2. Materials and Methods
2.2. Elaboration of Composites
2.3. Characterization of the Elaborated Panels
2.4. Raw Material Recycling and Characterization
2.5. Statistical Analysis
3. Results and Discussion
3.1. Materials Characterization
3.2. Modulus of Rupture and Modulus of Elasticity
3.3. Internal Bond
3.4. Thickness Swelling and Water Absorption
3.5. Density and Density Profiles
3.6. Recycled Material Characterization
- It has been confirmed that lignocellulosic particles of black chokeberry (Aronia melanocarpa (Michx.) Elliott) and raspberry (Rubus idaeus L.), being an orchard waste, can be successfully upcycled and used to produce lignocellulosic composites, thus having a positive contribution to carbon storage.
- The bulk density of chokeberry particles on the outer layers is slightly higher than that of industrial particles. The inverse relationship occurs in the case of particles on the core layers. The particles in both layers are characterized by a lower density than the reference (industrial) particles for raspberry.
- With an increase in the proportion of black chokeberry or raspberry particles in the particleboard, the bending strength and modulus of elasticity decreases.
- A significant influence of the content of black chokeberry and raspberry particles was found on the perpendicular tensile strength (IB) of the tested composites: a significant increase with raspberry particles increasing and decrease with chokeberry particles increasing.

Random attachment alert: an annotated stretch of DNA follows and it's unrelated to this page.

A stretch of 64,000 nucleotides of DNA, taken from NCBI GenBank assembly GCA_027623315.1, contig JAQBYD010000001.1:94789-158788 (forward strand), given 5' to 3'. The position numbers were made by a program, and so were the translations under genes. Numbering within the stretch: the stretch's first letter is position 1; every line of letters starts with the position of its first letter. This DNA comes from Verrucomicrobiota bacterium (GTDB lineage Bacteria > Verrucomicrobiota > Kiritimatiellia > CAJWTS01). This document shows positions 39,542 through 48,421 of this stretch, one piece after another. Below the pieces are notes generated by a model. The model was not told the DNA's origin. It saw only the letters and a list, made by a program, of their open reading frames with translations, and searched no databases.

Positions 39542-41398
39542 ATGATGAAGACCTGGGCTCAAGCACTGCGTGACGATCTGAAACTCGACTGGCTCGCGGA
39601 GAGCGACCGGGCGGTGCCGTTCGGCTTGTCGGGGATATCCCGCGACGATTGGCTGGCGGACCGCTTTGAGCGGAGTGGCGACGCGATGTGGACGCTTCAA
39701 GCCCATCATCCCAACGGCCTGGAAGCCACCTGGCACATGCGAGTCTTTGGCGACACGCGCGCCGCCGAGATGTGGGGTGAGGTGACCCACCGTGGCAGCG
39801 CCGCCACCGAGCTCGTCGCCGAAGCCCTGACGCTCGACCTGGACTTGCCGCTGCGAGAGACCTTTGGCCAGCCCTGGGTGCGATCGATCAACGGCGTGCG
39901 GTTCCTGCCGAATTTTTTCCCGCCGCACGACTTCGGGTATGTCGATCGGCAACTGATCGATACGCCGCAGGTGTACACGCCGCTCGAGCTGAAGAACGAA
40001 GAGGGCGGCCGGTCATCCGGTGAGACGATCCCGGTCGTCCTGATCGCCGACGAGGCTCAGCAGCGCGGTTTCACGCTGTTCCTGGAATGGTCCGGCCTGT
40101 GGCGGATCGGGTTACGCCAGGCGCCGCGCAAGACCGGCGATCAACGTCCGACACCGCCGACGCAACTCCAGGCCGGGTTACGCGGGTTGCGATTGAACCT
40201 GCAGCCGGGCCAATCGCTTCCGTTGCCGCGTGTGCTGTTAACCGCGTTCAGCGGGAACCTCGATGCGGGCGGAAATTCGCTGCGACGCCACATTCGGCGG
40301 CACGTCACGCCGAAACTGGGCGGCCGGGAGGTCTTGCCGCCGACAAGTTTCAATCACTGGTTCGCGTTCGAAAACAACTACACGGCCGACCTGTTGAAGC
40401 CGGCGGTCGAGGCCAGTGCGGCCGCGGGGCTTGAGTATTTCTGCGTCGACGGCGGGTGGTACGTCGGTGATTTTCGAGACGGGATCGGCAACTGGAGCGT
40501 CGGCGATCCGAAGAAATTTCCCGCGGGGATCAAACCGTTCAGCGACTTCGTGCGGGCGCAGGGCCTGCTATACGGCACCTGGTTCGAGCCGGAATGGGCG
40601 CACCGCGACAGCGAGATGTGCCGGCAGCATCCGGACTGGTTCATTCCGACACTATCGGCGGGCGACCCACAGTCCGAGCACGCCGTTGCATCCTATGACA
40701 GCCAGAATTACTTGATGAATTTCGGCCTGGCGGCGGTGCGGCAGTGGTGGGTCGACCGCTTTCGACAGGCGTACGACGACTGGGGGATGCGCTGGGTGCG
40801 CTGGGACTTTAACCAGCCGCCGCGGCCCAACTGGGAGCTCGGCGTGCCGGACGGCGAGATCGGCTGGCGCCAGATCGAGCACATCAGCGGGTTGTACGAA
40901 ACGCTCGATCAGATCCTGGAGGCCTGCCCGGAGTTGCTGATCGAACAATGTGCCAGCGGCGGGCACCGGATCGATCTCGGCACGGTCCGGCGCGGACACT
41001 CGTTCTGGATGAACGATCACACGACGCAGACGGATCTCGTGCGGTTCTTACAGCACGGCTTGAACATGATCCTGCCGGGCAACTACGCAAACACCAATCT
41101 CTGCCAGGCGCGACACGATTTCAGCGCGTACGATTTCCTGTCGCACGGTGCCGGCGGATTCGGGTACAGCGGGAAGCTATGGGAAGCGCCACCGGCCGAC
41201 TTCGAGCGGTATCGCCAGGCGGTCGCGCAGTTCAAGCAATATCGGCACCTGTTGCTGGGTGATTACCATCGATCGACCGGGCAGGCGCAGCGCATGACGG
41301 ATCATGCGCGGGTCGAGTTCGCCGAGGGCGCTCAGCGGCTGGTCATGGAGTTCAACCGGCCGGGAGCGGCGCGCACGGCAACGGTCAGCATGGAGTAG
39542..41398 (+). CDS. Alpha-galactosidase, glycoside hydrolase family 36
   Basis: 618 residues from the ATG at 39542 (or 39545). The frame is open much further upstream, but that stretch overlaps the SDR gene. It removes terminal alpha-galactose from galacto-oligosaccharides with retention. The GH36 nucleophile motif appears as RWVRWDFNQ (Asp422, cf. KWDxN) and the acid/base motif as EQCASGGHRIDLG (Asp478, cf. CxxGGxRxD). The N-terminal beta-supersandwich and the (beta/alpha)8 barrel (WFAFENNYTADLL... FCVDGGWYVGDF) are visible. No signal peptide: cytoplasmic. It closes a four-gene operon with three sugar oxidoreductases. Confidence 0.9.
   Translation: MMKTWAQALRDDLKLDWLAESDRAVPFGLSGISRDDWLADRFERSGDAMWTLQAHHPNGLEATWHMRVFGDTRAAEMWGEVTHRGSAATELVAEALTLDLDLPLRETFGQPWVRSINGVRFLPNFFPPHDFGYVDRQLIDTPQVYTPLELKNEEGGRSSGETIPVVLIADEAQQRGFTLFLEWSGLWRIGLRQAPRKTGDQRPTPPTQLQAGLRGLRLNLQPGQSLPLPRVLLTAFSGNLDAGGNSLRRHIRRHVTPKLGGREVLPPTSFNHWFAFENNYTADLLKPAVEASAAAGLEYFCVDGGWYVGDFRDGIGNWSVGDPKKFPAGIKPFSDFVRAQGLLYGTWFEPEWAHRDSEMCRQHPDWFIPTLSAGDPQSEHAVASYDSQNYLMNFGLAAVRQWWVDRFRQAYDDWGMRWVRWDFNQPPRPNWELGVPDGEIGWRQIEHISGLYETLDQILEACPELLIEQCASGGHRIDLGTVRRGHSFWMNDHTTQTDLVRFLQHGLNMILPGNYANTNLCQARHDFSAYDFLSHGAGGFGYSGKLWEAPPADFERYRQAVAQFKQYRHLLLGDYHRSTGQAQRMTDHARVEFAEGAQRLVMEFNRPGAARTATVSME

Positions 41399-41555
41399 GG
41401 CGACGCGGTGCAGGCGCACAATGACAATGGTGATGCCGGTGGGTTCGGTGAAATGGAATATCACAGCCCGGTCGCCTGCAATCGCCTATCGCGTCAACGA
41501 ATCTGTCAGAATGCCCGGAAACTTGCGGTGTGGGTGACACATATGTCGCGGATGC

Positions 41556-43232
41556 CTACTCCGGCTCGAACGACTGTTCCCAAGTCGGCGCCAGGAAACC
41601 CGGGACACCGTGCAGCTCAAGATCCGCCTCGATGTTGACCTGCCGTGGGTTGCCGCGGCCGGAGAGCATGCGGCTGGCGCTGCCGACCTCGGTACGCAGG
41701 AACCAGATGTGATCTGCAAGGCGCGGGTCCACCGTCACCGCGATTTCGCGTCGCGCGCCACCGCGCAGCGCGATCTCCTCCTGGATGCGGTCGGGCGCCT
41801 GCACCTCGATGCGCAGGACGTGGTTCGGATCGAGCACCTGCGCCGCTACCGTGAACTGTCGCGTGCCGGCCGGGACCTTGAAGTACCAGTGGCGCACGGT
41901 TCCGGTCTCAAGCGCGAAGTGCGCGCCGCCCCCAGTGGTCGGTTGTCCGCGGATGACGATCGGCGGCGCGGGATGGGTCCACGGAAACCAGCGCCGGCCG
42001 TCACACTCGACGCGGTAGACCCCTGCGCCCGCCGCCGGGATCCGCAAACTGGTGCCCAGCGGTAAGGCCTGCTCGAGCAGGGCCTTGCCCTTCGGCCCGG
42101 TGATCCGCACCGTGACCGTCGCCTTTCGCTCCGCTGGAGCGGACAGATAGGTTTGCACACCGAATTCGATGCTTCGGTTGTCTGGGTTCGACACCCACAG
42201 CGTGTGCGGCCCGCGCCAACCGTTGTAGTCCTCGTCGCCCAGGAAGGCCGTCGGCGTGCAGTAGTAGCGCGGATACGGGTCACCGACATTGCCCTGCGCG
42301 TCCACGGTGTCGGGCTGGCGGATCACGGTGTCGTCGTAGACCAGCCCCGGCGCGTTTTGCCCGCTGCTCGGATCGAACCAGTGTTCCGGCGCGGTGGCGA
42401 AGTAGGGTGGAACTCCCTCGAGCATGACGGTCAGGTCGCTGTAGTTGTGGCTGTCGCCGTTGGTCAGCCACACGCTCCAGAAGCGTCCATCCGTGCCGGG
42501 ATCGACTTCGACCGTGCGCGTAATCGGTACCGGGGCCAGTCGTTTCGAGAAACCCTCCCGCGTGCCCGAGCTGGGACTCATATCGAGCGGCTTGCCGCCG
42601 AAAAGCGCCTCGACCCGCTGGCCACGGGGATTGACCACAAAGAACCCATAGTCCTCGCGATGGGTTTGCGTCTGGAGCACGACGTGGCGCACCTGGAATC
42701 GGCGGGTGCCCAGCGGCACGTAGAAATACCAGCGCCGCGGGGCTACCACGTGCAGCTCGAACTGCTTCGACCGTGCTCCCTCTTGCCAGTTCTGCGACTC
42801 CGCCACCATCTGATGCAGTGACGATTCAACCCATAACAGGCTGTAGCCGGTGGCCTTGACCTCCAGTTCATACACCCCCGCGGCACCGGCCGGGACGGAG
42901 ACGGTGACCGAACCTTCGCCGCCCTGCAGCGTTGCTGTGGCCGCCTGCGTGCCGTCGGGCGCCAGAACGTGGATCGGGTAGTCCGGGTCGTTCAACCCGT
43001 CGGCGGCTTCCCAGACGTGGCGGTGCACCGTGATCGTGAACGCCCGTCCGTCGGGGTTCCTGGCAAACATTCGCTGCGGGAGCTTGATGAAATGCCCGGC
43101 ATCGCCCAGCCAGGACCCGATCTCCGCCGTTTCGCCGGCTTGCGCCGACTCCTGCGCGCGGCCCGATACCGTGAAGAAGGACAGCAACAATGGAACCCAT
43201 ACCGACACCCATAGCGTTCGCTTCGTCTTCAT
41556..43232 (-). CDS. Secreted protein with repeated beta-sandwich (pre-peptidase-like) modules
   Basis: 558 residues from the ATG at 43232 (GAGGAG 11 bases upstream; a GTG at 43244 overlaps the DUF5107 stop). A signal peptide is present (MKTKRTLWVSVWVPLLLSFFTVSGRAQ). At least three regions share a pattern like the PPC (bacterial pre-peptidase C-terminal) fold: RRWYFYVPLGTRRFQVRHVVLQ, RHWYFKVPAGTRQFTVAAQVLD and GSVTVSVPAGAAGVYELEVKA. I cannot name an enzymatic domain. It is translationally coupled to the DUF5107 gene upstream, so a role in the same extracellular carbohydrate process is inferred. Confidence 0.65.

- The thickness swelling of raspberry-containing composites increases after 2 h and 24 h of soaking in water. In the same conditions, the increase of chokeberry particle contents causes a lower thickness swelling.
- The water absorption test showed increasing dynamics of water absorption for boards with a higher proportion of chokeberry and raspberry particles, but in the long run, boards made of chokeberry particles absorb less water than the reference and raspberry composites.
- The highest density of face layers has been found for reference composites made of industrial particles, which influence the bending features of the tested composites.
- Further use of particles produced from re-milled composites can be limited due to the shape of the re-milled particles, which, in the case of industrial and raspberry particles, is significantly different from unprocessed particles.
Institutional Review Board Statement
Informed Consent Statement
Data Availability Statement
Conflicts of Interest
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